COS 17-6 - Mycorrhizal fungi and extracellular enzyme activities associated with root mats in a temperate forest respond to changes in soil pH and phosphorus addition

Monday, August 7, 2017: 3:20 PM
E141, Oregon Convention Center
Sarah R. Carrino-Kyker1, Adam J. Hoke1, Catherine F. Chervenak2, Charlotte R. Hewins1 and David J. Burke1, (1)The Holden Arboretum, Kirtland, OH, (2)Case Western Reserve University, Cleveland, OH

Chronic acid deposition can reduce soil pH and phosphorus (P) availability and affects many temperate hardwood forests of the northeastern United States. In previous work, we demonstrated that experimentally reversing soil acidity altered the community structure of mycorrhizal fungi colonizing tree roots in mineral soil (A horizon). However, in our experimental plots, the organic soil horizon (O horizon) displays a higher density of fine tree roots than the mineral soil. In these root mats, changes in soil pH and P availability could have different effects on mycorrhizal communities than in mineral soil. In this study, we predicted that within root mats 1) increases in soil pH would affect the community structure of ectomycorrhizal (EcM) and arbuscular (AM) mycorrhizal fungi and 2) extracellular enzyme activity, particularly phosphomonoesterase activity, would be affected by changes in soil pH and P availability. We examined these predictions in a previously established pH and P manipulation experiment which increased pH and P availability in 12 experimental plots. The community structure of EcM and AM fungi was profiled with fragment analysis and cloning of rDNA and extracellular enzyme activities were measured from 62 root mats of three focal tree species: Acer saccharum, Fagus grandifolia, and Quercus rubra.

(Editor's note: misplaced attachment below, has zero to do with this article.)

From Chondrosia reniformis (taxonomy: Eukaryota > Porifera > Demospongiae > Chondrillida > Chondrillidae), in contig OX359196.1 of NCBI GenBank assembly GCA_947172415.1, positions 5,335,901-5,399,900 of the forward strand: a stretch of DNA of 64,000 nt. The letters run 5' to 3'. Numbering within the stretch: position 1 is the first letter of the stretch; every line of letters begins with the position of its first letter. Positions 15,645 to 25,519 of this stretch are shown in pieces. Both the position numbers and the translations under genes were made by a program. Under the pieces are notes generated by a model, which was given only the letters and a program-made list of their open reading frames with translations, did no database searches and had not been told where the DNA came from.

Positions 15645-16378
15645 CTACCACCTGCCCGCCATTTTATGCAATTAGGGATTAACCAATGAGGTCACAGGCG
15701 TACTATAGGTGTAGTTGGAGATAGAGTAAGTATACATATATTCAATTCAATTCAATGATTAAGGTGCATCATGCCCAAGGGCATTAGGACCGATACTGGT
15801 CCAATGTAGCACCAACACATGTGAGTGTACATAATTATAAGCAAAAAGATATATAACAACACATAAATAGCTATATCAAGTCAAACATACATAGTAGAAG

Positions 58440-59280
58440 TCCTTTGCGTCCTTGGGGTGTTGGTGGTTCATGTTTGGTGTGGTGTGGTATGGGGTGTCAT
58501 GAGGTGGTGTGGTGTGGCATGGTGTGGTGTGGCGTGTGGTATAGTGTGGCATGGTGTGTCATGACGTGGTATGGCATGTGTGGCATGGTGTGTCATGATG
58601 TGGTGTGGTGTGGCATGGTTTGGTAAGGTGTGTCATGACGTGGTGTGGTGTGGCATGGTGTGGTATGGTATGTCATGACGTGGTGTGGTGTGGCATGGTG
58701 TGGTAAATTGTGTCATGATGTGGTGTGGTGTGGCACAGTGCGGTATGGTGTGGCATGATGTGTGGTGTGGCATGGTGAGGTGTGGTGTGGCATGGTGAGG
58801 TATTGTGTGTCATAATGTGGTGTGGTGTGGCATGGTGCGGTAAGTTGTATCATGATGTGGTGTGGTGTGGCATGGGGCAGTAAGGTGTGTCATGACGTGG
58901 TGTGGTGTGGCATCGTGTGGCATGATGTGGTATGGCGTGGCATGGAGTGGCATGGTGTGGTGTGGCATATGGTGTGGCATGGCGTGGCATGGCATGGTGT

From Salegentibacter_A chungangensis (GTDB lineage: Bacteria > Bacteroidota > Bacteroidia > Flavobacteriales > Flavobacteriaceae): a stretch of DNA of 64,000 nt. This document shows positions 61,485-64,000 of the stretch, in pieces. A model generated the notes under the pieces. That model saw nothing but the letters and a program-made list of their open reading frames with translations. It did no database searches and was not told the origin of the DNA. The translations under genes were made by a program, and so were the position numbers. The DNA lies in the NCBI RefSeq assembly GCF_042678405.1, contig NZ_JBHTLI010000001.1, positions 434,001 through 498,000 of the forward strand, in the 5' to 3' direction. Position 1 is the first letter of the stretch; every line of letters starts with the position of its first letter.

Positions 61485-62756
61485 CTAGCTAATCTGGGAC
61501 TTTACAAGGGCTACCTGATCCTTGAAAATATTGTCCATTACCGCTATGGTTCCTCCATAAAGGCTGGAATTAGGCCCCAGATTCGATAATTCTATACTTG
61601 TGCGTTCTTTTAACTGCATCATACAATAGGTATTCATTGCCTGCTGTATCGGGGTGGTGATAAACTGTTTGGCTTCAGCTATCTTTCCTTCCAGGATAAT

Experimentally raising soil pH, but not P availability, had a significant effect on both EcM and AM fungal communities. This change in community structure for both mycorrhizal fungal groups was consistent for root mats from tree species that form EcM fungal relationships (F. grandifolia and Q. rubra) and AM fungal relationships (A. saccharum). A decrease in phosphomonoesterase production was observed with pH elevation and P addition and was consistent across tree species. This reduction in phosphomonoesterase production is similar to previous results from mineral soil conducted in our experimental plots and suggests an overall reduction in the biological demand for organic P with increases in soil pH and inorganic P availability. The activity of carbon (C) acquisition enzymes, β, 1-4 glucosidase and phenol oxidase, however, did not display a similar response to the soil treatments across tree species. β, 1-4 glucosidase activity was significantly higher and phenol oxidase activity was significantly lower in plots where pH was elevated, but only for root mats from A. saccharum. This suggests that mycorrhizal fungi associated with A. saccharum are experiencing a trade off between P scavenging and C acquisition, which may not be experienced by EcM fungi in root mats.